• Use fresh flowers as an inexpensive centerpiece. Why buy a centerpiece that could be costly but also needs to be stored? Your garden might have what you need, and your grocery store will most likely have a special on cut fall flowers or a potted plant. No fresh flowers? A simple wooden board filled with seasonal gourds will add a festive touch to a table without breaking the budget. Add some pillar candles from a dollar store to complete the look.
  • Create an edible decoration. A cornucopia made from crescent rolls, for example, is an opportunity to create an adorable piece of table décor, but also feed your guests. Pinterest has similar ideas.

Other cost-saving tips.

Preparation is the key to throwing a successful and budget-friendly Thanksgiving dinner. As you make your plans and write your lists, consider adding these tips to save even more money.

  • Shop at home before hitting the stores. You might have an extra box of stuffing or a can or two of cranberry sauce that got shoved to the back of the pantry. Why buy what you already have in stock?
  • Stick to your budget and summon your willpower when shopping. Stores will strategically place cute Thanksgiving-themed decorations or irresistible sweets throughout the aisles—especially at the checkout line.
  • Prepare just the right amount of food. That 22-pound bird is enticing, but do you really need it? Use a cooking calculator, like the one offered by Butterball, to help you determine just how big your turkey should be.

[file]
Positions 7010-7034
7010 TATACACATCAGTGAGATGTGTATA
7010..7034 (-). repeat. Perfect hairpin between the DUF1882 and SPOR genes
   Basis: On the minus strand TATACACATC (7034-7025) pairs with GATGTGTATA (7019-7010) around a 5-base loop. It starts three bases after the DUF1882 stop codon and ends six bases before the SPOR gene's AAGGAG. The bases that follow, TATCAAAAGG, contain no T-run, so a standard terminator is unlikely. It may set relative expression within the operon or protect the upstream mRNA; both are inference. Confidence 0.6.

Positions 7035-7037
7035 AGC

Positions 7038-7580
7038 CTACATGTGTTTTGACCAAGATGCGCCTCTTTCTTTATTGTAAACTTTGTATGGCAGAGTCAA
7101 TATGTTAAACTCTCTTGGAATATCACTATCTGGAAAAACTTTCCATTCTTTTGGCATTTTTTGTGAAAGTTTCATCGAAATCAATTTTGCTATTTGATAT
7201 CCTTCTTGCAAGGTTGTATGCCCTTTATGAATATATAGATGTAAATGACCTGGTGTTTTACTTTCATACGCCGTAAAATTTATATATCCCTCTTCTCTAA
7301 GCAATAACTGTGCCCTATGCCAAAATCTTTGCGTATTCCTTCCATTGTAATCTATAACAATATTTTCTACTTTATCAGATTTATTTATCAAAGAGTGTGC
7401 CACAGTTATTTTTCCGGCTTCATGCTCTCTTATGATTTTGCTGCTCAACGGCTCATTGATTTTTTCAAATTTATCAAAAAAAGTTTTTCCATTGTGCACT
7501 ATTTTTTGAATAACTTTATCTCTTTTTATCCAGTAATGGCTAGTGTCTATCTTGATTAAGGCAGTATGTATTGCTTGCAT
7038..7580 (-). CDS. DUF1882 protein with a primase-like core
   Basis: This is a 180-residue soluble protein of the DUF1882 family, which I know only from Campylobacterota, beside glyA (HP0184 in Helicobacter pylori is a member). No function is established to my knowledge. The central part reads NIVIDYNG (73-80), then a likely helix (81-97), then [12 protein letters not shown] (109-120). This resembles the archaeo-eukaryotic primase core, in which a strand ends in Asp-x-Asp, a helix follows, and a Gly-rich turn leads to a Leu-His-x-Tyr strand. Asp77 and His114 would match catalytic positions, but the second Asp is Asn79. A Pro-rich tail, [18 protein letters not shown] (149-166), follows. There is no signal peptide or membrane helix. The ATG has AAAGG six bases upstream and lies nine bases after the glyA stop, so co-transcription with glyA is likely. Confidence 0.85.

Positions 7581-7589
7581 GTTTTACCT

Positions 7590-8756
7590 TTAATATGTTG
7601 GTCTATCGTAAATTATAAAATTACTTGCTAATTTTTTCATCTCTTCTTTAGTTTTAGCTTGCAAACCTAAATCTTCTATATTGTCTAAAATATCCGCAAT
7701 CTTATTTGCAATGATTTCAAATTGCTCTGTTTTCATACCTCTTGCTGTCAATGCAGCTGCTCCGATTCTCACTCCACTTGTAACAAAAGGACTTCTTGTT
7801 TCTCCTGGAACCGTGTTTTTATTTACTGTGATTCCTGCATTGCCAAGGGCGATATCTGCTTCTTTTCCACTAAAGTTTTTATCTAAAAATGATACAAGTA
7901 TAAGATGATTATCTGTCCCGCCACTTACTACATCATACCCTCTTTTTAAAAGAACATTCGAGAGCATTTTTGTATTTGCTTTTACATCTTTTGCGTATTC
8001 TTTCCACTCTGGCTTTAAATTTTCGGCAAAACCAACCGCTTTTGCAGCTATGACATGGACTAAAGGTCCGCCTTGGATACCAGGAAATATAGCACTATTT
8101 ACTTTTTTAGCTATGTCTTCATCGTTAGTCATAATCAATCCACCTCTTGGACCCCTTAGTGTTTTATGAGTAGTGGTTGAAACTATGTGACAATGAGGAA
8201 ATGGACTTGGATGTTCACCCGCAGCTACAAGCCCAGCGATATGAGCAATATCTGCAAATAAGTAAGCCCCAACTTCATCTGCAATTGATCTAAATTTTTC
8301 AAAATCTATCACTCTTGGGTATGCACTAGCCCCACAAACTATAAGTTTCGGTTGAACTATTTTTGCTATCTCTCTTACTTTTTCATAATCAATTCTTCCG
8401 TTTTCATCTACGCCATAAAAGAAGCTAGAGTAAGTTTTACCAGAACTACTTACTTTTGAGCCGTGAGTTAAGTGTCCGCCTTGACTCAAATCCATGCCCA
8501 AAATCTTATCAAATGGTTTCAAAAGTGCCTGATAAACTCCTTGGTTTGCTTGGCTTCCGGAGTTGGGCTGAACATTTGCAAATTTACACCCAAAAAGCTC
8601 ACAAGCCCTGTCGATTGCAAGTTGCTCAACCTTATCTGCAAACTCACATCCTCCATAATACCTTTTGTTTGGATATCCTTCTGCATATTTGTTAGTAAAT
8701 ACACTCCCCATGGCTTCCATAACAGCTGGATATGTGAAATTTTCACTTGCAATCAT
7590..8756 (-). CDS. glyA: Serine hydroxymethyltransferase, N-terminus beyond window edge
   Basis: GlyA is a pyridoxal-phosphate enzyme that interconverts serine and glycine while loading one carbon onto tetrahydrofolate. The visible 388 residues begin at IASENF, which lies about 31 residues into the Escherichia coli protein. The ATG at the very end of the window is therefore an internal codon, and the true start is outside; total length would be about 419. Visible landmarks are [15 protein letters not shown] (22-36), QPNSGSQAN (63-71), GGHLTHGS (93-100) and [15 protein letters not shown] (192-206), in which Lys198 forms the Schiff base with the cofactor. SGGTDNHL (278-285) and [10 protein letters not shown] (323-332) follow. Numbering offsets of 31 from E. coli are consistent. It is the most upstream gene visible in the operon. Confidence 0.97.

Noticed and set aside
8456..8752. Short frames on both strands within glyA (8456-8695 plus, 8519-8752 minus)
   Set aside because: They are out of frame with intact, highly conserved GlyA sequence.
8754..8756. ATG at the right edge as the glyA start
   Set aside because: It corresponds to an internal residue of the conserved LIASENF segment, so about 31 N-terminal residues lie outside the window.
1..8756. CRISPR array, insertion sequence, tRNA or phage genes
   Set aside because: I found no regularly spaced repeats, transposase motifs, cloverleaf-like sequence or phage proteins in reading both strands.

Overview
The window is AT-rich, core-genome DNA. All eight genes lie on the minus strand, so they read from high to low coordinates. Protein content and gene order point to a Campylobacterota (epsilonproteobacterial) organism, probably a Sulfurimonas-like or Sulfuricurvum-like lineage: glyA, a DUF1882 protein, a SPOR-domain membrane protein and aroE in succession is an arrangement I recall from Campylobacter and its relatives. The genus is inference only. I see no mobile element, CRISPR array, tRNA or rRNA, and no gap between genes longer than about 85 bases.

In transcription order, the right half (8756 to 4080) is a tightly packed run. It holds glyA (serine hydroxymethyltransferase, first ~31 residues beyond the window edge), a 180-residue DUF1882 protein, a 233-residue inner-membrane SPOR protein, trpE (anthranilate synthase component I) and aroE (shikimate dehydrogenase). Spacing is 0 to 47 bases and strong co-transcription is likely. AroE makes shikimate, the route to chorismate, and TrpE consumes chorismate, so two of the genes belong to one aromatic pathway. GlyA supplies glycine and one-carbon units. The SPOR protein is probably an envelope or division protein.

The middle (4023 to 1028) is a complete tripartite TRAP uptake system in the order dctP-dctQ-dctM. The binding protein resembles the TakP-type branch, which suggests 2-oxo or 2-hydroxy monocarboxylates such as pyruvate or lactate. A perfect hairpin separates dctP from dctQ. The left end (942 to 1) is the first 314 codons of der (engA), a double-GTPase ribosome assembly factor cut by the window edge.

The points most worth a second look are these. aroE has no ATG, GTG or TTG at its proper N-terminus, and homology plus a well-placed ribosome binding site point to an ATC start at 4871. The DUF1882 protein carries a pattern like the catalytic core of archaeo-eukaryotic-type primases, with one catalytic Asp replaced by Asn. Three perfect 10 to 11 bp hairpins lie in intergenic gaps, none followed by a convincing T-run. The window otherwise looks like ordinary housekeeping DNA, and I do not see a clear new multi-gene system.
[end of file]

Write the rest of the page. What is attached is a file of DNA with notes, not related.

• Once you know you are hosting Thanksgiving dinner, pick up items here and there. The non-perishable necessities could be on sale weeks before Thanksgiving. Buy them when you see a great price.
  • Limit your drink offerings—both alcoholic and non-alcoholic. The beer, wine, liquor and soda don’t need to be free-flowing throughout the day. Consider creating one special holiday concoction like a Spiked Apple Cider Cocktail (with a “mocktail” version for the kids). Highlighting a special cocktail can become a holiday tradition that all family members look forward to. To lessen the stress, consider creating a self-serve drink station to encourage guests to help themselves.
  • Remember Thanksgivings past. Did you wind up throwing away most of the green bean casserole you made because one one of your guests ate it? Sure, it’s a side dish on many Thanksgiving tables, but it doesn’t have to be on yours if it’s doing nothing more than adding color.
  • Finally, if it’s stressing you out, let it go. The best part about being the host is that no one has to know what you’d planned to serve. So if you’re finding that one dish is stressing you out and will cost more than it’s worth at your table, just let it go. Leave it out, and no one will know the difference.

Thanksgiving is a day filled with family, friends and festivities. With a little bit of planning and budgeting, you can spend less on the meal and more time with your loved ones.

Looking for a savings option that lets you lock in a high APY? Check out our top-of-market term savings accounts (similar to CDs).

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CUNA 2023 diamond award trophy icon

CUNA 2023 Diamond Award Winner

Financial Education